|A replica of Thoreau's one-room house
at Walden Pond
Henry David Thoreau was a 27-year-old
former schoolteacher when he went to live at Walden Pond in
the summer of 1845. His friend and fellow Transcendentalist
Ralph Waldo Emerson, who had recently purchased 14 acres of
woodlot on the northwestern shore of Walden Pond, agreed to
let the young writer conduct his "experiment in simplicity" there.
Near the end of March 1845, Thoreau borrowed an axe and began
cutting and hewing the timber for a small, one-room house.
With help from friends, he raised and roofed the simple building
and, on July 4, 1845, he moved in.
When Thoreau chose a site for the one-room house in which
he would live, he decided on a slightly overgrown slope
above a cove. He had "a distant view of the railroad
where it touches the pond on the one hand, and of the fence
which skirts the woodland road on the other." Although
less than a half hour's walk along the tracks to his parents'
house, Thoreau's spot in Walden Woods was nevertheless a
solitary place in the 1840s.
For the next two years, Thoreau spent most of his time studying
the natural world around him. He kept a regular journal,
completed a draft of his first book, A Week on the Concord
and Merrimack Rivers, and made the first accurate survey
of Walden Pond. He took daily walks through Walden Woods,
often stopping to visit family and friends in Concord village;
on other occasions, he entertained visitors at his house
in the woods. Having, in his own words, "as many
trades as fingers," he took on odd jobs as a carpenter, mason,
and surveyor to earn the small amount of cash he needed to
buy what he could not "grow or make or do without."
|A 1908 postcard showing the site of
After two years, two months, and two days, Thoreau closed
up his little house and returned to live in the village. When
he left the woods, to become a "sojourner in civilized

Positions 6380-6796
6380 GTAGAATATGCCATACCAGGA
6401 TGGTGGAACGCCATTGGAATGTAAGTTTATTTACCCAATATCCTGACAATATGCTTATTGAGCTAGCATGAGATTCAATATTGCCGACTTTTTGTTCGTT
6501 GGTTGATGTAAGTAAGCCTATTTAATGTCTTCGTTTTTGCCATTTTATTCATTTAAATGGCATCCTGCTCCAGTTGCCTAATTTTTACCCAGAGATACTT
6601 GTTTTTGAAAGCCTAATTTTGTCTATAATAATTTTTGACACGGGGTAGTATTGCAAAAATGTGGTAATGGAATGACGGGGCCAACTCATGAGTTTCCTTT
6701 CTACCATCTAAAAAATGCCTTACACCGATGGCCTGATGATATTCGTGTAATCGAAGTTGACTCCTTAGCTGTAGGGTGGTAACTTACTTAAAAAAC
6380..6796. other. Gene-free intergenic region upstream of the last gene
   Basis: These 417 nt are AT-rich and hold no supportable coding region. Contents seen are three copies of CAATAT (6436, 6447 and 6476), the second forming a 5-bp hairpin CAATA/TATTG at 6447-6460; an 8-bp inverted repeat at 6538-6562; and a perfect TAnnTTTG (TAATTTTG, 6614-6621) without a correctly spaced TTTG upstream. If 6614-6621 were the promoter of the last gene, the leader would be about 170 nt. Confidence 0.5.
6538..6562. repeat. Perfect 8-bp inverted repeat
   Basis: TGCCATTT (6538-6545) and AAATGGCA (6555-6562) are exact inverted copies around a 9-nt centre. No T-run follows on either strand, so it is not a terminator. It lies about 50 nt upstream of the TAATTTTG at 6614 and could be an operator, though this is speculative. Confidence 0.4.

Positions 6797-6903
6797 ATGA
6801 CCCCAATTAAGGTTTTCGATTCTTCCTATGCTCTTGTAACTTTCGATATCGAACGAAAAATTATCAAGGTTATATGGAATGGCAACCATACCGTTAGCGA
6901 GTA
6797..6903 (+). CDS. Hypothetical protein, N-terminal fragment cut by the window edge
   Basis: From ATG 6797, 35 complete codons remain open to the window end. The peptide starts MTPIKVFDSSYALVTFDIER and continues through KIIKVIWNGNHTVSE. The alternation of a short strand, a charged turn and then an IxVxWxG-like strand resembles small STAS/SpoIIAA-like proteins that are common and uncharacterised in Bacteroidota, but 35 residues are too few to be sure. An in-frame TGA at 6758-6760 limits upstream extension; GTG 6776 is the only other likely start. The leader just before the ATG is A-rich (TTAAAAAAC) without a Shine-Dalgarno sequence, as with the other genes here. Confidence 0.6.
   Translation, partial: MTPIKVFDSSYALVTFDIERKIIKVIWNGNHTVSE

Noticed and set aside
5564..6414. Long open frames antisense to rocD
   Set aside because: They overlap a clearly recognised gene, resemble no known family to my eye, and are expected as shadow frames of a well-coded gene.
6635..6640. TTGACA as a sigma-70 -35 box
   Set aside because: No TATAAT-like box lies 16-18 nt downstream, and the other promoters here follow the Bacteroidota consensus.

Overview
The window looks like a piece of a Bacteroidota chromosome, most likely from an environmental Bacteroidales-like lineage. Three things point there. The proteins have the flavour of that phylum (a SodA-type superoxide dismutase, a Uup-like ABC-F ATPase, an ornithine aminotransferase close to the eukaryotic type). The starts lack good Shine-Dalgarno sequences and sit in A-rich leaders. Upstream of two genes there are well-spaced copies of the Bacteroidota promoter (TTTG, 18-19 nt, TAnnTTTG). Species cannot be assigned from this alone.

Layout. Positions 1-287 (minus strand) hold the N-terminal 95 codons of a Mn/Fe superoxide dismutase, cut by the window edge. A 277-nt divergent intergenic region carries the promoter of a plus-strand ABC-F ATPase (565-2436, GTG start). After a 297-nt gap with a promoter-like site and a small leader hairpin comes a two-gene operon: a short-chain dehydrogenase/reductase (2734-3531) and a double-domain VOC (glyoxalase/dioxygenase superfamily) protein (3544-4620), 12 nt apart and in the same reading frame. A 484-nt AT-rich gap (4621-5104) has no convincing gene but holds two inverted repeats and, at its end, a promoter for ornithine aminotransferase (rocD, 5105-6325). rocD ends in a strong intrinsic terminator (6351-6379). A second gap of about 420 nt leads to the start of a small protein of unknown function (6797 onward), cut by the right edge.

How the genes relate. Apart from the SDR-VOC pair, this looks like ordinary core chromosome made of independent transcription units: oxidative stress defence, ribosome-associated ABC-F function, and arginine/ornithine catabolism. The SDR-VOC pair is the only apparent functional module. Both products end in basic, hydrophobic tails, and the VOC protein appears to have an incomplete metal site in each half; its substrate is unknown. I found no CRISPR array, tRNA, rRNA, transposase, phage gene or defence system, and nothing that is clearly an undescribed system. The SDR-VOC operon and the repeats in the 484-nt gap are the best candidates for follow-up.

life again," he turned the house over to Emerson, who
soon sold it to his gardener. Two years later two farmers bought
it and moved it to the other side of Concord where they used
it to store grain. In 1868, they dismantled it for scrap lumber
and put the roof on an outbuilding.
Much of Concord had long since been cleared for agriculture
by the time Thoreau was growing up there, but because the
area around Walden Pond was too sandy for good farming, it
had remained forested into the 1830s. A year before Thoreau
moved to the woods, the Fitchburg Railroad reached Concord,
running along the south side of Walden Pond. In the next decade,
the wood-fired trains would create a demand for fuel that
would leave even this part of Concord nearly stripped of trees.
When Thoreau took up residence at the pond in 1845, much of
the pond's shoreline was bare. Yet he could still boast: "I
have my horizon bounded by woods all to myself."
Thoreau's timeless account of his life at Walden would not
be published until 1854. In 1945, the centennial of Thoreau's
move to Walden Pond, Roland Wells Robbins, an amateur archaeologist
and Thoreau enthusiast, dug for three months before discovering
and excavating the stones that formed the foundation of the
chimney. In July 1947, the Thoreau Society, founded in 1941,
dedicated the inscribed fieldstone that marks the hearth site